IIL IS-9

The IIL IS-9 was a low powered, experimental pod and boom style motor glider, designed and built in Romania in the late 1950s.

IS-9
Role Single seat motor glider
National origin Romania
Manufacturer Intreprinderea de industrie Locală (IIL)
Designer Iosif Silimon
First flight 2 July 1958
Number built 1
Developed from IIL IS-5

Design and development

From about 1950 to his death in February 1981, Iosif Silimon was Romania's most prominent glider designer, his aircraft distinguished by his initials. Over that time he also designed a few powered aircraft, of which the IS-9 motor glider was the first built by IIL, flying for the first time on 2 July 1958. Its layout had much in common with the IS-5 pod and boom glider, but as well as the engine the IS-9 had a new and shorter span wing and a tricycle undercarriage.[1][2]

The new high wing of the IS-9 had a span of only 13 m (42 ft 8 in) and was mounted with a dihedral of 2.5°. In plan it had a rectangular centre section, extending to about mid span, with straight tapered outer panels. The wing sections were the same NACA ones used on the IS-7 and IS-8 gliders. It was of wooden construction with a single wooden spar and a plywood covered torsion box from the spar forward around the leading edge. Behind the spar the wing was fabric covered. There were fabric over ply covered wooden slotted ailerons which occupied all the trailing edge of the outer panels. The wing tips carried the small, streamlined bodies known as salmons which were common at the time.[2]

The deep oval section pod of the IS-9 was a sheet metal monocoque. Its single seat cockpit was ahead of the wing leading edge, enclosed by a smoothly contoured, two piece, side opening perspex canopy. Rectangular, fuselage side mounted airbrakes were positioned under the wing. They each had an area of 0.45 m2 (4.8 sq ft), larger than those on the IS-5. The pod ended abruptly under the trailing edge, with a 15 kW (20 hp) engine of unknown make in the rear driving a small diameter two blade propeller. The fixed tricycle undercarriage was mounted on the bottom of the pod, with small wheels and a narrow track.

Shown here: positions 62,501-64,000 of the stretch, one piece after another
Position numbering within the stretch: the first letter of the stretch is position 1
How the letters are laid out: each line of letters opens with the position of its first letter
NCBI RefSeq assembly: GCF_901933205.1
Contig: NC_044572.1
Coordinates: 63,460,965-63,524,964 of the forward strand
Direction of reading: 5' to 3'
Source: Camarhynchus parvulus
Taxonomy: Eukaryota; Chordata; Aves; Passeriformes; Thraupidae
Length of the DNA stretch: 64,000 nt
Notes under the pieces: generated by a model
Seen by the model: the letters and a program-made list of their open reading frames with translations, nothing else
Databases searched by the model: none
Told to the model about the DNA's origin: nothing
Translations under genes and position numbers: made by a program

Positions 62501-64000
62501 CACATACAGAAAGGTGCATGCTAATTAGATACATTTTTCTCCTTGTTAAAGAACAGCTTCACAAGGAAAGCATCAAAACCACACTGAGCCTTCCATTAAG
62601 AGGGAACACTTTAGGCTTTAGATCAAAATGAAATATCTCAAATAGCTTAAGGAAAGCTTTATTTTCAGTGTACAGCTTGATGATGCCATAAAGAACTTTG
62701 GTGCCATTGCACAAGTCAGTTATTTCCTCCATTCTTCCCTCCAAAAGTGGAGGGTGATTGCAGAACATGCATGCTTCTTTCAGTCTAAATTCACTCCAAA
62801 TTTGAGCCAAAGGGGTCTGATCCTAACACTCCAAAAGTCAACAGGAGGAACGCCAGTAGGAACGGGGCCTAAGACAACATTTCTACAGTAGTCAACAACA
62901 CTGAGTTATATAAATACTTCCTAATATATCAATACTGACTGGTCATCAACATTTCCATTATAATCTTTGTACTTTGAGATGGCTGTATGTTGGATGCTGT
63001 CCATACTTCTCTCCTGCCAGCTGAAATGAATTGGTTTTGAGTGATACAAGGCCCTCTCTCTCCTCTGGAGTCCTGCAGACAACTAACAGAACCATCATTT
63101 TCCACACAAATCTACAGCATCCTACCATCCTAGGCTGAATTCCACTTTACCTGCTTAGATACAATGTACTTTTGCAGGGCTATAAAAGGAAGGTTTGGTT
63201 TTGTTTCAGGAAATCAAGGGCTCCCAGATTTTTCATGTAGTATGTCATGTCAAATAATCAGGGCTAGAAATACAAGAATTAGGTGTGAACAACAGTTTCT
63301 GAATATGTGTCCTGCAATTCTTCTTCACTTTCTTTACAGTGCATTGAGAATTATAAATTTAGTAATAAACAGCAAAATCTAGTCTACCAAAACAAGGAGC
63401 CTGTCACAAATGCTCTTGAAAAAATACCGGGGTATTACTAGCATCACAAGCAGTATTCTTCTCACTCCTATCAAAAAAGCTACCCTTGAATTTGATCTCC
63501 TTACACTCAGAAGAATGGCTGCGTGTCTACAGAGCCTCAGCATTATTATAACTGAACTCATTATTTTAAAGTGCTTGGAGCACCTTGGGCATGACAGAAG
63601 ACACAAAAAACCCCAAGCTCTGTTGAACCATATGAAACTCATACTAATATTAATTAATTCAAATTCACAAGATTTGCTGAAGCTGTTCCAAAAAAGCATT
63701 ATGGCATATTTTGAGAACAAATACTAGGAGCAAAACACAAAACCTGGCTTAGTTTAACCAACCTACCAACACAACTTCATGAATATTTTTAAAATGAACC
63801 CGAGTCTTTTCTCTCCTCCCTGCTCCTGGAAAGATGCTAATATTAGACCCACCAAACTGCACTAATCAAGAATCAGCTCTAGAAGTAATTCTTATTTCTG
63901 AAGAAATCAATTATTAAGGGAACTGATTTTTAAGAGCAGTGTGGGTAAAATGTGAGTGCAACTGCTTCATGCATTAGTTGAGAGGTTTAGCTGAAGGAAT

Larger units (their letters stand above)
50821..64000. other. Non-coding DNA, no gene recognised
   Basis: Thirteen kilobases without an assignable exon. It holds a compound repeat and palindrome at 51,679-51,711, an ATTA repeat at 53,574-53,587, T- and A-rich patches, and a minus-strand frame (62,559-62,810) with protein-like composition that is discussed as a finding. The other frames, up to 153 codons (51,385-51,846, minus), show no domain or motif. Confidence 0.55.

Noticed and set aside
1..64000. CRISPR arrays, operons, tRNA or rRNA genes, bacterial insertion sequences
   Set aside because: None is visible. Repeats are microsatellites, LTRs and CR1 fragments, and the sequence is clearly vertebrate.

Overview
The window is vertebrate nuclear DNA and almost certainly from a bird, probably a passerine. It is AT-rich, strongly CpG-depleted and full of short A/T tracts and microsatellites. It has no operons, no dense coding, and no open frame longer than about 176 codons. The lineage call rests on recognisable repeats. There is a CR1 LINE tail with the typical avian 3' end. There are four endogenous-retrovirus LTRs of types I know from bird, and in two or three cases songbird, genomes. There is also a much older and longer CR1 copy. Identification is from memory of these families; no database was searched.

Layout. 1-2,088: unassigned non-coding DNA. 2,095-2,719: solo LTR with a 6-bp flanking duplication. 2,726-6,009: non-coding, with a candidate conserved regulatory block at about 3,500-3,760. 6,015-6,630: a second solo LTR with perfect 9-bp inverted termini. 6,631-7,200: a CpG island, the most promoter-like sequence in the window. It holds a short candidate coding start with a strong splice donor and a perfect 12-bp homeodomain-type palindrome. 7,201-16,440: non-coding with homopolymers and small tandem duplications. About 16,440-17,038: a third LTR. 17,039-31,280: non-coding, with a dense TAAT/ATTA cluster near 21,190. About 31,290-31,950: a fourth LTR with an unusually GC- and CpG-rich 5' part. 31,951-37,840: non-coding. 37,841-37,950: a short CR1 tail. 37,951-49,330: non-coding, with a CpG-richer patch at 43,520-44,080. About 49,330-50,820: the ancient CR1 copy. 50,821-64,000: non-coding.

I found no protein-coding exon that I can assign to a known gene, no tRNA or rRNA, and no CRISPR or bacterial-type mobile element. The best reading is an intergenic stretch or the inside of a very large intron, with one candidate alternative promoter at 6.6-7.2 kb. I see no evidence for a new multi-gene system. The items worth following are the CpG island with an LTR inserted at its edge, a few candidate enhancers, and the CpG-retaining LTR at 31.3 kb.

Like the IS-5, the IS-9 had a steel tube boom and a very similar empennage to that of the glider. Its ply covered fin extended both above and below the boom, carrying a fabric covered, rounded, equally deep unbalanced rudder, broad at its heel. The fin also mounted a straight edged, ply covered tailplane placed just above the boom which carried rounded elevators, mass balanced by a bob weight inside the fuselage, with gaps at their roots to clear the fin and a small cut out for rudder movement; the elevators were fabric covered over ply skins like the ailerons and had a starboard side trim tab.[2]

The IS-9 was intended as an experimental aircraft, not for production. It was modified and renamed as the IS-9A in 1960, though no details of the alterations are known. Testing continued into at least the early 1960s.[3]

Specifications

Data from Sailplanes of the World, pp.200-1[2]

General characteristics

  • Crew: One
  • Length: 6.64 m (21 ft 9 in)
  • Wingspan: 12.0 m (39 ft 4 in)
  • Height: 2.74 m (9 ft 0 in)
  • Wing area: 15 m2 (160 sq ft)
  • Aspect ratio: 11.3
  • Airfoil: NACA 43015 root, 43012A from mid span outwards
  • Empty weight: 230 kg (507 lb)
  • Gross weight: 360 kg (794 lb)
  • Powerplant: 1 × unknown , 15 kW (20 hp) [3]
  • Propellers: 2-bladed

Performance

  • Stall speed: 52 km/h (32 mph, 28 kn)
  • Never exceed speed: 180 km/h (110 mph, 97 kn) placard, in smooth air
  • Rough air speed max: 140 km/h (87 mph; 76 kn)
  • Aerotow speed: 120 km/h (75 mph; 65 kn)
  • Maximum glide ratio: best 23.5 at 80 km/h (50 mph)
  • Rate of sink: 0.85 m/s (167 ft/min) minimum, at 65 km/h (40 mph). Jane's 1962 data give slightly poorer (about 5-6%) best glide ratio and sink rate, at lower speeds[3]
  • Wing loading: 24 kg/m2 (4.9 lb/sq ft)


References

  1. Taylor, John W. R. (1981). Jane's All the World's Aircraft 1981-1982. London: Jane's Information Group. p. 586. ISBN 0710607059.
  2. Shenstone, B.S.; Wilkinson, K.G. (1963). The World's Sailplanes. II. Organisation Scientifique et Technique Internationale du Vol à Voile (OSTIV) and Schweizer Aero-Revue. pp. 200–1.
  3. Taylor, John W R (1962). Jane's All the World's Aircraft 1962-63. London: Sampson Low, Marston & Co. Ltd. p. 335.
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